Rigel and I descended the dust-slick rock path. We ended up stuck behind two Chilean women in high-heeled beach sandals (stiletto flip flops). Their skirts were flapping in the strong breeze and their tight-jeaned man, equally encumbered by his attire was failing dismally at helping either lady down the slope.
“Excuse me, excuse us,” I said as Rigel and I skidded past the traffic jam of frills and girly-girls clutching their cologne soaked he-man.
As I helped Rigel climb down a steep rock below one of the Chilean princesses, her dress blew up like Marilyn Monroe’s—except this wasn’t family rated. I saw Rigel’s face blanch and his pupils dilate.
Rigel leapt towards me, grabbed my hand, and pulled me down the steep incline at break-neck speed. “Why did that woman’s vagina look like that?”
“Her vagina hair was just a thin black stripe,” Rigel said in shock.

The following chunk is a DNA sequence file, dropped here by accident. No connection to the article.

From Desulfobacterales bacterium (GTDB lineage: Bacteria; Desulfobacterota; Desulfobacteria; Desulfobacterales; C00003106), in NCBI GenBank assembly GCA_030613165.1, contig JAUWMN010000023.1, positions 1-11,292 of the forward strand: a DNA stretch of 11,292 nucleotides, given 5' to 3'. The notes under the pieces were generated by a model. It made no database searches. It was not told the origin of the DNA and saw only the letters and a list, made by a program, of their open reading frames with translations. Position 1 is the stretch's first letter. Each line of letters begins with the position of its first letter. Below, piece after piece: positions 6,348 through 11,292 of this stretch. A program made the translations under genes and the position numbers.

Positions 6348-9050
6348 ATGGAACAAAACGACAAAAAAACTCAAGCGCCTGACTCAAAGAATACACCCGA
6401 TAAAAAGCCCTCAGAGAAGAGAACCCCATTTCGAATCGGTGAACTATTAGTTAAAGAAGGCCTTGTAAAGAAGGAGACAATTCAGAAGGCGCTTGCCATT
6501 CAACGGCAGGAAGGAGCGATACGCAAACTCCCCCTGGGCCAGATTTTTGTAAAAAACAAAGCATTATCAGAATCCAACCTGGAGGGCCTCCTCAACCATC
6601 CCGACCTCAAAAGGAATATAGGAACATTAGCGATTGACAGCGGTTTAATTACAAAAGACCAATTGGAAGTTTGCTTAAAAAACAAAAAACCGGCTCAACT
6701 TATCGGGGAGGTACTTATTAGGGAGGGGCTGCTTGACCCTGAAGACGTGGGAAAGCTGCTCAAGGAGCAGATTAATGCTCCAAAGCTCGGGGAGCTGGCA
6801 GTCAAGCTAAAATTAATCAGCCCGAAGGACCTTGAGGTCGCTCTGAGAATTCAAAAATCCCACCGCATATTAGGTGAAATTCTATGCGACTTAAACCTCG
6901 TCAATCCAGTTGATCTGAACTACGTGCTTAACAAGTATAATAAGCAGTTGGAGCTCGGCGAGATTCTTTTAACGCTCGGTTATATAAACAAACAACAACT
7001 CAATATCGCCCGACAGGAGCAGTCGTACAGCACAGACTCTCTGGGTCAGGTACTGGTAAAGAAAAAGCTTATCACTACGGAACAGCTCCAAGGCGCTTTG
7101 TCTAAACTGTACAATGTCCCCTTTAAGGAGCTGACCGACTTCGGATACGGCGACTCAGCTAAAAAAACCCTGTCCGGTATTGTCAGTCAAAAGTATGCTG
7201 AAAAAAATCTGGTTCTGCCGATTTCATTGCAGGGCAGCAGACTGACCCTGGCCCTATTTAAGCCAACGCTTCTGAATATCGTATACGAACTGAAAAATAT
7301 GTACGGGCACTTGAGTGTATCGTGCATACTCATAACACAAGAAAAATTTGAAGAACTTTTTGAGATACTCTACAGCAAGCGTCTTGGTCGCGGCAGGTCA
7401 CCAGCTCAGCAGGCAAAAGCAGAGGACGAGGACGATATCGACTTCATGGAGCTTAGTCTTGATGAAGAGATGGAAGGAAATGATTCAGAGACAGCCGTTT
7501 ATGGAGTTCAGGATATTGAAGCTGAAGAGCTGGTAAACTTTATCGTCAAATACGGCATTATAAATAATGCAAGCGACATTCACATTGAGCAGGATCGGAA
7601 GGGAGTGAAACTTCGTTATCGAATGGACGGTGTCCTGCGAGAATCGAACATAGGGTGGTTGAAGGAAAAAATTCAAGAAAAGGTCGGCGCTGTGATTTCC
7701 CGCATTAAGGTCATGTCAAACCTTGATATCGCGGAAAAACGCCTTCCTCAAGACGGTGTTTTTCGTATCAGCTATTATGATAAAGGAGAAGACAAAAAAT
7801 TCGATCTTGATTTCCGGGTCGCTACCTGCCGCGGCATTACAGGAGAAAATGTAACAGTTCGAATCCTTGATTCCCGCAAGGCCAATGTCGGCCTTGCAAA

I hoped this was not going to be his first journal entry in his Easter Island Diary that he was bringing back to his grade one teacher and class. As it was, the teacher disapproved of me taking Rigel out of school for a three week trip. She thought his life might be adversely affected by missing that much cut and paste and carpet time.
“Did her hair on her vagina grow into that shape?”
“No, she’s had it waxed.” Shit.
“Like a car?” Rigel asked. “Is that why her vagina was so shiny?”
“No, that was tanning oil or something.”
“Why would she want a wax and tan on her vagina?”
“Rigel, you see that moai over there. His name is El Gigante and he weighs over four hundred thousand pounds.” I pointed to the resting giant. “He was someone’s real great great-great granddad, as all the moai were shaped and carved for real Rapa Nui people.”
“Where is she from?” Rigel inquired.
“Huh?” I looked at El Gigante. It would have taken an entire tribe or clan a whole year to carve this.
Rigel tugged my arm. “What country is that woman from?”
“She’s Chilean,” I said.
“Do people from different countries have pubic hair that grows in different shapes?”
Oh, great. “No, she’s had most of her pubic hair removed.” I stopped myself from going any further. We were at one of the world’s greatest archaeological wonders and I wasn’t about to give my son a lesson on bikini waxing styles.